A person who aids, abets, procures, or causes another to commit any offense may be prosecuted or punished as if he were the principal offender. Neb.Rev.Stat. § 28-206 (Reissue 1979). This court has, on several occasions, defined "aiding and abetting" as follows:

"Aiding and abetting involves some participation in the criminal act and must be evidenced by some word, act, or deed. No particular acts are necessary; nor is it necessary that any physical part in the commission of the crime is taken or that there was an express agreement therefor. Mere encouragement or assistance is sufficient."

State v. Thielen, 216 Neb. 119, 125, 342 N.W.2d 186, 191 (1983).

Morrow actively participated in the conversations and conduct leading to consummation of the crimes. After the agreement to deliver the marijuana and cocaine, Morrow gave his car keys to Harlow so that Harlow could pick up the cocaine. There was sufficient evidence, direct and circumstantial, to sustain the convictions. Therefore, Morrow's first assignment of error has no merit. Morrow's conviction is affirmed.

In his second assignment of error Morrow alleges that the trial court abused its discretion in sentencing, in view of the different sentences imposed on Harlow and Morrow.

It is clear beyond question that if we disregard the sentence imposed upon Harlow, the sentence imposed upon Morrow is *91 not excessive. It was the near minimum which could be imposed for the crimes committed. An examination of the reports of this court would disclose that a sentence of 1 to 2 years for delivery of marijuana and a concurrent sentence of 1½ to 3 years for delivery of cocaine would be wholly consistent with sentences regularly imposed upon others committing similar crimes. Additionally, Morrow's past record would support the sentence imposed. The presentence report disclosed that he had been confined at the Youth Development Center-Kearney in 1973 for a violation of probation after adjudication in juvenile court for wrongful use of a motorcycle, and was also convicted of robbery in 1975 and sentenced to imprisonment. Morrow's robbery conviction was later set aside in federal court, and Morrow was never retried on the robbery charge. See Morrow v. Parratt, 574 F.2d 411 (8th Cir.1978). Morrow's record also shows several traffic offenses, including "driving while intoxicated" in 1974.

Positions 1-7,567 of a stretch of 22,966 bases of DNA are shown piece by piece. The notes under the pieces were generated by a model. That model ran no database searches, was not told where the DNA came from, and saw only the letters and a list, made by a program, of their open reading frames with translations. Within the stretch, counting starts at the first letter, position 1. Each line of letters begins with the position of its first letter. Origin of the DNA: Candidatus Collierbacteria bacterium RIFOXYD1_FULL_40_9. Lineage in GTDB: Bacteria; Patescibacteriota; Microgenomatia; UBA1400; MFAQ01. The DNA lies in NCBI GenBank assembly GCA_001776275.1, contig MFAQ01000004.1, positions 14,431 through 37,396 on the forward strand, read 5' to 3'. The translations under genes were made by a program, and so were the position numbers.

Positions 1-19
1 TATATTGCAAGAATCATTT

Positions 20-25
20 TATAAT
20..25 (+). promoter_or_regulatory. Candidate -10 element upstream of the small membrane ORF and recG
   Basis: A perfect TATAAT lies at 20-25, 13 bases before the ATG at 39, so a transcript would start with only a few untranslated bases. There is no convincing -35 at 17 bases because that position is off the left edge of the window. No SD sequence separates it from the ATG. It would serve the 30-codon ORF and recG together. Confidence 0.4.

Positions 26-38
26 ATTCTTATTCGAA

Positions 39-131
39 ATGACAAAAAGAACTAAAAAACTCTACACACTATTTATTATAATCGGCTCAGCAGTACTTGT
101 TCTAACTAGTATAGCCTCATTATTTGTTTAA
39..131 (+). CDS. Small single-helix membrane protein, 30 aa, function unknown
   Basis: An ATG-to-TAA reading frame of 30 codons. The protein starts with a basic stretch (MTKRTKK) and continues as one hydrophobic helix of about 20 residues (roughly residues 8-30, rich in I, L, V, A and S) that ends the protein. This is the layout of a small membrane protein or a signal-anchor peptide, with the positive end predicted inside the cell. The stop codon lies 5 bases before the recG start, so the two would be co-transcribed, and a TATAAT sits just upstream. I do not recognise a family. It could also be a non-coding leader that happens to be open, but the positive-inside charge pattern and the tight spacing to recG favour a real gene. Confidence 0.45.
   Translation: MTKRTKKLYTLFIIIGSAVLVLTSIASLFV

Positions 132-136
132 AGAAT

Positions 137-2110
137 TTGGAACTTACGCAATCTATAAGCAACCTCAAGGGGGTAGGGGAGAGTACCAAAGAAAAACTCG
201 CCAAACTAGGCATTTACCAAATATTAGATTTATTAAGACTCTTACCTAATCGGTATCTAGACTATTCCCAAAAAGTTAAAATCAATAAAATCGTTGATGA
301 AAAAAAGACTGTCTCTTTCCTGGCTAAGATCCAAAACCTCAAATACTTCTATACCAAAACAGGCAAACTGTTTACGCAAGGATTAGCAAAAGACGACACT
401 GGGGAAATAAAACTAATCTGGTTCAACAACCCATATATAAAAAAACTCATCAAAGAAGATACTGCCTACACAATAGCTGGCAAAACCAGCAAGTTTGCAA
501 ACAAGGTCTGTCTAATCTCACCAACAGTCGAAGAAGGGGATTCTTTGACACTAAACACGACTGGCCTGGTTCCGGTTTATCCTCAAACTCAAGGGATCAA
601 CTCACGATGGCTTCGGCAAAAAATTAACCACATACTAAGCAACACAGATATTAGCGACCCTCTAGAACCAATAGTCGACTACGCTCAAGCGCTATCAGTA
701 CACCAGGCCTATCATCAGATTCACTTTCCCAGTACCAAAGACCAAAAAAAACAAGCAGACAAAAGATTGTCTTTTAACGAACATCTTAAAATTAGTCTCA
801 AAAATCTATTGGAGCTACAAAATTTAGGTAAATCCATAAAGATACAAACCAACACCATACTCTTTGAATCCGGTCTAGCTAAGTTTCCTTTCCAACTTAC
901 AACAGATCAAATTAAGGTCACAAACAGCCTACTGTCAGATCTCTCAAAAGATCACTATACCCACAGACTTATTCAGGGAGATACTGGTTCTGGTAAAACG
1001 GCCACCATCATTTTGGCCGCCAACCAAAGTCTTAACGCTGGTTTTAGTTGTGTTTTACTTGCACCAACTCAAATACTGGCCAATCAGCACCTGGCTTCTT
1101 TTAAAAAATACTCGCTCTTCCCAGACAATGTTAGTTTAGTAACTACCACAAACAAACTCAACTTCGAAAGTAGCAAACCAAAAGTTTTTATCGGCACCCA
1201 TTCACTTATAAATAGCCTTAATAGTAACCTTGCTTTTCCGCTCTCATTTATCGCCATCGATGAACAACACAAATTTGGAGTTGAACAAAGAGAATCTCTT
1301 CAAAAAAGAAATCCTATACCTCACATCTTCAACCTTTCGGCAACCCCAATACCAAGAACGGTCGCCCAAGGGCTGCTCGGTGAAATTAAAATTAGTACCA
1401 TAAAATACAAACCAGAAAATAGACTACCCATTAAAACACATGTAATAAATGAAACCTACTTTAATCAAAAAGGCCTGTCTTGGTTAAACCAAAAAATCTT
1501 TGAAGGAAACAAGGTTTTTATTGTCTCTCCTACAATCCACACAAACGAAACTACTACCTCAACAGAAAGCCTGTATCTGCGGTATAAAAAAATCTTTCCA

We have regularly and consistently held that absent an abuse of discretion, a sentence imposed within the statutory limits will not be disturbed on appeal. See State v. McKichan, 219 Neb. 560, 364 N.W.2d 47 (1985). Further, the granting of probation as opposed to incarceration is a matter left to the sound discretion of the trial court and absent a showing of an abuse of discretion will not be disturbed on appeal. See State v. Jallen, 218 Neb. 882, 359 N.W.2d 816 (1984). There is nothing contained within Morrow's records which would support a claim of abuse of discretion.

The question which we must then address is whether a sentence which in itself is not the result of an abuse of discretion may nevertheless entitle the defendant to relief because of a sentence imposed by another judge on a codefendant.

In support of Morrow's position seeking a reduction in his sentence, our attention is directed to State v. Shonkwiler, 187 Neb. 747, 194 N.W.2d 172 (1972), and State v. Nix, 215 Neb. 410, 338 N.W.2d 782 (1983).

While it is true that language may be found in Shonkwiler which would give comfort to Morrow in this case, it is further true that an examination of the facts in Shonkwiler makes it clear that it has no application to the instant case. In Shonkwiler the evidence established that both defendants pled guilty and were sentenced by the same judge at the same time. The only apparent reason for the disparity in sentence was the fact that Shonkwiler expressed to the probation officer and to the court his belief that the Vietnam war was immoral and stated he would refuse to bear arms in Vietnam. The trial court interpreted his comments as a statement that he would not obey the laws of the United States, referred to him as an outlaw, and refused to entertain any additional testimony as to the nature and extent of his conscientious objections. We correctly held that such factors were not proper to be considered by the trial court, and we modified the sentence. Under the facts in Shonkwiler we would have reduced the sentence even if there had been no codefendant. We have no similar facts in the instant case.